Subsidized schemes can benefit EWS i.e., annual household income up to 3 lakhs and LIG i.e., with up to 6 lakh annual income. The guidelines says that the credit linked subsidy (CLS) will be available for loan amount up to 6 lakhs. For this loan amount there is no housing available in large cities. If the loan amount is increased to say 15 lakhs (with non-subsidized interest rate), the monthly EMI for a long-term payment would be eight thousand and with an additional maintenance cost it sums up to ten thousand per month which is a burden on the household. For an individual in EWS the wages including Variable Dearness Allowance (VDA) (issued

    to protect the employees during the difficult time) is just about eight thousand. Acquiring a loan for housing might become a burden (if the EMI is more than 30% of the income) for them.

  4. Lack of options in housing

    The urban poor are usually the people with low income and need a better shelter. A large percentage of them would not wish to own a house in the city committing to a long-term loan repayment. Affordable home ownership is not their priority. A combination of ownership and rental housing could solve the problem to some extent.

    Co-living and shared housing are the new trend in Indian cities. Co-living could either be in an apartment building or in a housing complex where workspace, kitchen and utility are common to the residents while bedrooms and bathrooms are private spaces. Shared housing brings down the burden of rent and maintenance expenses among the residents. Both the scenario is suitable for individuals who have just moved into urban areas and with unstable jobs. Transitional housing and emergency shelters are other typologies existing in countries like Canada and USA.

    Fig. 4. A housing project under PMAYU

  5. Poor connectivity to Affordable Housing

    Informal settlements develop and flourish in city centers because of its connectivity to different parts of the city. For the same reason they are commonly found near railway lines, highways and arterial roads. Dharavi, in the heart of Mumbai, with a population of 10 lakh spread across 520 acres is an example.

    The city centers are the business districts with highest land value which are unsuitable for private investors for new affordable housing projects. The peripheral or the suburban regions look ideal because of their easy availability and lower value. Subsidized Housing projects are completed and ready for occupations but have been kept locked in years now as it lacks the necessary infrastructure connecting the buyers to their workplaces. Many BDA Flats in Bengaluru are depending on the Metro lines to open.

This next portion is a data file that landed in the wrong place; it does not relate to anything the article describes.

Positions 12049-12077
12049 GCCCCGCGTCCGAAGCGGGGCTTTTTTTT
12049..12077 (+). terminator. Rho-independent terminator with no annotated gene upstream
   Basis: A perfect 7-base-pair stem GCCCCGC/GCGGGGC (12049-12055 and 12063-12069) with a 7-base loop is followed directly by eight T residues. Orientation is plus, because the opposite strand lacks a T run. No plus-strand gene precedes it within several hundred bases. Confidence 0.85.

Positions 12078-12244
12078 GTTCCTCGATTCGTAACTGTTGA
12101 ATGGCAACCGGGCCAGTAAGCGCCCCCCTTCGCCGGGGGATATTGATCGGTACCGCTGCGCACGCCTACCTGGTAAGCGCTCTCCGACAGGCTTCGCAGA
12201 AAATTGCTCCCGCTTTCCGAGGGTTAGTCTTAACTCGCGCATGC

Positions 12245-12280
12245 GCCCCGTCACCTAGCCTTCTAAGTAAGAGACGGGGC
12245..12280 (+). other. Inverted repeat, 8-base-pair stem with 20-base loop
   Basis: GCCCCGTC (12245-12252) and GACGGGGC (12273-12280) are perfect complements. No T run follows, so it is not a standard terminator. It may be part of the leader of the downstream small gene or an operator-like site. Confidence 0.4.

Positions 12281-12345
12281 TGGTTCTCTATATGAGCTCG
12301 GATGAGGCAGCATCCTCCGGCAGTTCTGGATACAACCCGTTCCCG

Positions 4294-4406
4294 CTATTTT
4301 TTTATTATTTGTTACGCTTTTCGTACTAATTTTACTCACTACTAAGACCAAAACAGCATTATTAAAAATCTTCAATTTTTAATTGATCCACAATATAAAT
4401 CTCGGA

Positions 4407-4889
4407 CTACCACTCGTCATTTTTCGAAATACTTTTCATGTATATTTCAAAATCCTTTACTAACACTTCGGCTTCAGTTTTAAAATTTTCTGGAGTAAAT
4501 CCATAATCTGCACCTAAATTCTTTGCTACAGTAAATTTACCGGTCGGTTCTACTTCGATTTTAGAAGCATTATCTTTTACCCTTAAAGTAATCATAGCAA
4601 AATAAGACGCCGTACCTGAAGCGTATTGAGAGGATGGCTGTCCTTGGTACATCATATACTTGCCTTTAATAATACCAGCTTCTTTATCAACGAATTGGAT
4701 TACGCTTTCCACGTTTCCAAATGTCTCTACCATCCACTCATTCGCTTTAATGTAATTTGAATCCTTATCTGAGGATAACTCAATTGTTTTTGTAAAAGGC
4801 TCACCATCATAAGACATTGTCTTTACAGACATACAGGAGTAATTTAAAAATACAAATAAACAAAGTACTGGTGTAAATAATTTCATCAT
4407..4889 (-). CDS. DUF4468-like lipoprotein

6. Housing has become an investment

As per 2011 census, 17% of urban population live in slums. There was a shortage of 18.78 million homes between

2012-2017. As per the Economic survey there are 11 million vacant homes. The question that needs answer for is, why there is a shortage of houses while there are vacant homes. The situation has raised since homes have been built and sold to buyers who consider housing as an investment. Homes that are been bought from the real estate companies are neither self-occupied nor put on rental market. They are being kept vacant by the new owners to be sold later for a profit.

Fig. 5. Urban vacant houses in major cities

(Source: Adapted from Gandhi and Munshi (2017) and IDFC Institute (2018) using Census of India 2011)

Investors control the real estate market where it is easy to park black money. This is true even among low-income group.

There might arise a situation when there will be more houses than needed and our cities will witness growing slums and squatter settlements.

CONCLUSION

Various policies and schemes have been adopted by the government to address the issue of (AH). Providing AH for all by 2022 is one of the main agendas of the government. AH schemes are designed to help the poor and not to burden them and push them into further poverty. The mission has been successful to some extent, but with various challenges discussed in the paper and many others still undefined have their impact on the housing sector.

The government needs to take fiscal measures to address the NBFC liquidity crisis. Permission to issue tax-free bonds to raise capital will be a prudent step in this direction. It could also observe and cater to the increasing percentage of single-family homes.

A wide range of AH options catering to people in different circumstances should be available to increase accessibility to housing. Housing schemes which include Infrastructure development must be investigated. Commute facility while selecting the location for AH must be prioritized. No schemes can bridge the gap and provide housing for such so called urban poor who do not make use of the AH provided by the government and prefer to live in substandard shelter. A scarcity in Affordable Housing sector might be created if the government loses control over the real estate market.

Right to housing is not articulated as human right but the Supreme Court of India, in several judgments, has held that the human right to adequate housing is a fundamental right emanating from the right to life protected by Article 21 of the Constitution of India. There needs to be a law that considers housing rights as a basic human right.

REFERENCES

  1. A Shankar, Public-Private Partnerchip in Affordable Housing The Hindu Dec 22 2017

  2. Manpreet Batra Indias nduring urban housing shortage Observer Research Foundation Nov 17 2021

  3. Housing and Land Rights Network How to respond to forced eviction

  4. Sahil Gandhi, Richard Green and Shaonlee Patranabhis Indias Housing Vacancy Paradox

  5. https://csep.org/author/shaonlee-patranabis/

  6. https://mohua.gov.in

  7. https://www.hlrn.org.in/documents/Indian_Law_and_Policy.htm

  8. https://rbi.org.in/Scripts/FAQDisplay.aspx

  9. https://www.orfonline.org/research/indias-enduring-urban-housing- shortage/

  10. https://www.thehindu.com/real-estate/ppp-in-real- estate/article22230299.ece

  11. http://www.livemint.com/Opinion/sLampaUBpRNjJIK55jB0O/The- rental-housing-approach-for-India.html